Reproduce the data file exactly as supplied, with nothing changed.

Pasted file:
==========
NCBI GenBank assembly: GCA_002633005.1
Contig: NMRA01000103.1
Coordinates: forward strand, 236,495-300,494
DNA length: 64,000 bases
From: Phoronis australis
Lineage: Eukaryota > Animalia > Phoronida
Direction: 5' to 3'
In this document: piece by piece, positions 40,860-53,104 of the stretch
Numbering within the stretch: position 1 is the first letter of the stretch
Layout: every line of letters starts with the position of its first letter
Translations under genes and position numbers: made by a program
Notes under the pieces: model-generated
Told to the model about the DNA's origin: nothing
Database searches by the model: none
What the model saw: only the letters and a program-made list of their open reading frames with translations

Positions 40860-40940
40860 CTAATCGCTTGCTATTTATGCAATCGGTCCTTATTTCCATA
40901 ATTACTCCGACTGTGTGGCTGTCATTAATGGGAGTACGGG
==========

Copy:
NCBI GenBank assembly: GCA_002633005.1
Contig: NMRA01000103.1
Coordinates: forward strand, 236,495-300,494
DNA length: 64,000 bases
From: Phoronis australis
Lineage: Eukaryota > Animalia > Phoronida
Direction: 5' to 3'
In this document: piece by piece, positions 40,860-53,104 of the stretch
Numbering within the stretch: position 1 is the first letter of the stretch
Layout: every line of letters starts with the position of its first letter
Translations under genes and position numbers: made by a program
Notes under the pieces: model-generated
Told to the model about the DNA's origin: nothing
Database searches by the model: none
What the model saw: only the letters and a program-made list of their open reading frames with translations

Positions 40860-40940
40860 CTAATCGCTTGCTATTTATGCAATCGGTCCTTATTTCCATA
40901 ATTACTCCGACTGTGTGGCTGTCATTAATGGGAGTACGGG